Happy Halloween LesBees! Here’s a selection of some of my favourite Old Hollywood actresses and models posed as cheeky pin-ups and spooky witches with black cats, ghost stories, jack-oh-lanterns, and cauldrons – everything necessary for a good party. Be feisty witches this weekend! Do spells! Conjure hellbeasts! Tame them and name them after your favourite tv character! Change your costume according to venue! Indulge and enjoy the spookiest most macabre and therefore happiest time of year!
Dazed and Confused did a spooky themed issue last year, marrying high fashion and the macabre in time for Halloween. It featured Chloe Moretz, who was fresh from her re-make of Stephen King’s Carrie as its raven haired, goth cover girl and was full of dark editorials.
“Reign in Blood” Chloe Moretz (with Matt “Ratty Tatty” Kelly) by Glen Luchford
“Disturbia” Linn Arvidsson, Anouk Hagemeijer, Lena Hardt, Irene Hiemstra, Larissa Hofmann, Clara Nergårdh and Jamily Wernke Meurer by Jeff Bark
This macabre, sensual editorial of the iconic Gemma Ward has long been a favorite of ours, and perfect for Halloween time. Gemma floats through this gothic dreamscape like a demon looking for a soul to take. One photograph in particular references Henry Fuseli’s vision of horror in his 1796 painting The Nightmare.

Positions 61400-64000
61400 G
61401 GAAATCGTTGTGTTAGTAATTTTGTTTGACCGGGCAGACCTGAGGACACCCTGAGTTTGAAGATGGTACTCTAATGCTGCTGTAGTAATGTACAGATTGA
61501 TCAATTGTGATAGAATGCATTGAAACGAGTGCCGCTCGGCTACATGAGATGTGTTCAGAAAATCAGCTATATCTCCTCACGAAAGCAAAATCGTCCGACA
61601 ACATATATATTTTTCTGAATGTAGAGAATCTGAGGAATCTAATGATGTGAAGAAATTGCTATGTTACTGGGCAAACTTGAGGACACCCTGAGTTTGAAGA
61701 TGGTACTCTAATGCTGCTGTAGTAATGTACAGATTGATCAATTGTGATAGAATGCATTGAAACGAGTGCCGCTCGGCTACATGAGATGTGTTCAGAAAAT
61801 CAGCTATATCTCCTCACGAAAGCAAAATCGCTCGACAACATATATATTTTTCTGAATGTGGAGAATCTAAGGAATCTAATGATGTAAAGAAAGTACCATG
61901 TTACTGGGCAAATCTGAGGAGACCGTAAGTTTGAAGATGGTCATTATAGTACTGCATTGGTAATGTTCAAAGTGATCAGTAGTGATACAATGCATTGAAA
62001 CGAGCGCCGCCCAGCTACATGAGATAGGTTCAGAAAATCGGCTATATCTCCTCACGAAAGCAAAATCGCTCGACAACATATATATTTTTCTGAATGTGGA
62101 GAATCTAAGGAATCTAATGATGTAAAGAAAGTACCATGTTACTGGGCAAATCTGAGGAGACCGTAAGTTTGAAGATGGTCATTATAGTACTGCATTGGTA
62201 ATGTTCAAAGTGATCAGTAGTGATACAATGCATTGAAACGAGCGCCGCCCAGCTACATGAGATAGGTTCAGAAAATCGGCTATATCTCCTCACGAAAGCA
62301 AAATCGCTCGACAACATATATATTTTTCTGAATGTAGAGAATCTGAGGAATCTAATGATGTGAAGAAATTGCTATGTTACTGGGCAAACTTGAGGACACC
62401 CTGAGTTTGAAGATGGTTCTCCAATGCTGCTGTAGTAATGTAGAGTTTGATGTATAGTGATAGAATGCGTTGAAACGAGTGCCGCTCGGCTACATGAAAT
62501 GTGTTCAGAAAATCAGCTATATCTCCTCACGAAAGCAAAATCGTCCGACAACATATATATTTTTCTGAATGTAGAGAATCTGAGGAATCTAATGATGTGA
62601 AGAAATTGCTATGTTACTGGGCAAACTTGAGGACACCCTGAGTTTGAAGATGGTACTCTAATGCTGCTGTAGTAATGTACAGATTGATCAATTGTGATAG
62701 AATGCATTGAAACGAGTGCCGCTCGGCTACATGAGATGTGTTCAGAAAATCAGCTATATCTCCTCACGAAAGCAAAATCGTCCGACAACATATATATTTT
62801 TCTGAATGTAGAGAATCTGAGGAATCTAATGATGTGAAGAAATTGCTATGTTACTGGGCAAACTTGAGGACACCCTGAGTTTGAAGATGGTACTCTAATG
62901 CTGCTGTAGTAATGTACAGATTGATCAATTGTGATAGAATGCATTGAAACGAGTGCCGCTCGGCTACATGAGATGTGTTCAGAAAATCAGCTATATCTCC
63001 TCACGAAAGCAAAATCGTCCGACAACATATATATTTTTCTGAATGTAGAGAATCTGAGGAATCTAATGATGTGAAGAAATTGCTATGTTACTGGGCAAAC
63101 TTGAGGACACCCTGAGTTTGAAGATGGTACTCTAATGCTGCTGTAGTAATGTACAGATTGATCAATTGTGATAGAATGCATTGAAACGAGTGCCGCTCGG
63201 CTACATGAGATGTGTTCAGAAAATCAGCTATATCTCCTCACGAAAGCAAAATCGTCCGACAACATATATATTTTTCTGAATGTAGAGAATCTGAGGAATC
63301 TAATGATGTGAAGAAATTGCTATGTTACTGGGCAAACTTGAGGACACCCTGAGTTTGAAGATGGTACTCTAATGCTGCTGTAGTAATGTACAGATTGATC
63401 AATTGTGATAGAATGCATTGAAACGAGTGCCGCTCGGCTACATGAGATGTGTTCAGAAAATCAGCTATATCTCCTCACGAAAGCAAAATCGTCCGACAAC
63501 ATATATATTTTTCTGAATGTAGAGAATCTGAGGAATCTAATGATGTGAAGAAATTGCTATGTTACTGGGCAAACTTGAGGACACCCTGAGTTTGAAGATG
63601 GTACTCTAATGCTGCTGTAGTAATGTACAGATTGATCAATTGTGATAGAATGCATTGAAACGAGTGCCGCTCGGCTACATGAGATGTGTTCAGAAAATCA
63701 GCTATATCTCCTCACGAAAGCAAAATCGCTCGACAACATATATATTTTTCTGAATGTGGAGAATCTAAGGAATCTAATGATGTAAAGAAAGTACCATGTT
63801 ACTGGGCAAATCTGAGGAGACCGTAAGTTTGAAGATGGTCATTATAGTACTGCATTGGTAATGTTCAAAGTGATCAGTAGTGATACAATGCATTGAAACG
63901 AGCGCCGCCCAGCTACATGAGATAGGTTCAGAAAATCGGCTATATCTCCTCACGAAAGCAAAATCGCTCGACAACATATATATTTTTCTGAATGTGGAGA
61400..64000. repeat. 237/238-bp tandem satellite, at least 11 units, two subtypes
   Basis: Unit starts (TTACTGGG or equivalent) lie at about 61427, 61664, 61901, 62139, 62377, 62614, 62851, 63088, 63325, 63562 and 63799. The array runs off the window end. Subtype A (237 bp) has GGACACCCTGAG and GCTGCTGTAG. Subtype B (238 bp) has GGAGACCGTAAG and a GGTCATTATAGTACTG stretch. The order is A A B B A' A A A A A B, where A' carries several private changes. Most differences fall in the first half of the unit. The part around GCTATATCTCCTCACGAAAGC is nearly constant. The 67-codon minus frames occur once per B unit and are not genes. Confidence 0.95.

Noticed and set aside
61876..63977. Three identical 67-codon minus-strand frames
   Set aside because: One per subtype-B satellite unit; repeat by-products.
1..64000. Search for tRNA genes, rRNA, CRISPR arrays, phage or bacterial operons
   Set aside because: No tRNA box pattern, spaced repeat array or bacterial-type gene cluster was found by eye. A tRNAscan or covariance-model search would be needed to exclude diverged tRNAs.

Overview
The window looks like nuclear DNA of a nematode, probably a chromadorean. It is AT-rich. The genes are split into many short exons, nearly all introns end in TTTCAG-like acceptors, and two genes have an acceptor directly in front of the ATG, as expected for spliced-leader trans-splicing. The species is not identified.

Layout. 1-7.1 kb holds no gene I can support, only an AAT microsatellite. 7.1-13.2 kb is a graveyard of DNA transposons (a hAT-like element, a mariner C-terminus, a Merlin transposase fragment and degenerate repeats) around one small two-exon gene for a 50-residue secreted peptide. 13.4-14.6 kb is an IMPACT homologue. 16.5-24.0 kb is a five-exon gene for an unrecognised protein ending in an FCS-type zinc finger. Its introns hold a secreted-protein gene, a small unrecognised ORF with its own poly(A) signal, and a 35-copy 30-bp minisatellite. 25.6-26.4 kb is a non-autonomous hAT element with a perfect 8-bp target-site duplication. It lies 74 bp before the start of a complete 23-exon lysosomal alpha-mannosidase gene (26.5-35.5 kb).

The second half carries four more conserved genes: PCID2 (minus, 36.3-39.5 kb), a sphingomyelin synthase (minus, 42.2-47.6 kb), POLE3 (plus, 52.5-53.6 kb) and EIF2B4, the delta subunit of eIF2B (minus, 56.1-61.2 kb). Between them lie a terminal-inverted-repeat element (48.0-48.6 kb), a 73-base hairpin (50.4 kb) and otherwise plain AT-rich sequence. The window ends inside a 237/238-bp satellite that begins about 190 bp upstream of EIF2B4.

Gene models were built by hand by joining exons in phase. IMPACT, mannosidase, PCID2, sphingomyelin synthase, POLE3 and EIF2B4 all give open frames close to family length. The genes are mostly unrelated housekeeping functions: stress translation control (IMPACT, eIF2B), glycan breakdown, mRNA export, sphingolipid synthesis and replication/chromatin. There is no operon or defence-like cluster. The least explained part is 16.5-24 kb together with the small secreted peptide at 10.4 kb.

William Mortensen is an art historical hero not well known to the masses. Mortensen began as a Hollywood artist; a contemporary of Cecil B. DeMille who worked in everything from set decoration to costumery. He was a photographer too, and as the jack-of-all-trades grew more popular in the film industry, he was able to photograph the likes of Jean Harlow and Peter Lorre, the resulting images ending up in glamorous magazines and bestselling books. Except Mortensen was no typical portrait artist.
Influenced by the burgeoning genre of horror film growing inside studios like Universal in the 1920s and ’30s, he produced portraits that were more nightmare than reality. Manipulating his images with printmaking techniques and rather primitive collage-like practices, his artworks looked like paintings rather than photographs. Given the subject matter — monster primates, transfixing nudes and anything occult — it was just easier to assume the former. His non-celebrity imagery had no limits, as he obsessed over torture, death and unbridled sexuality. (text from here)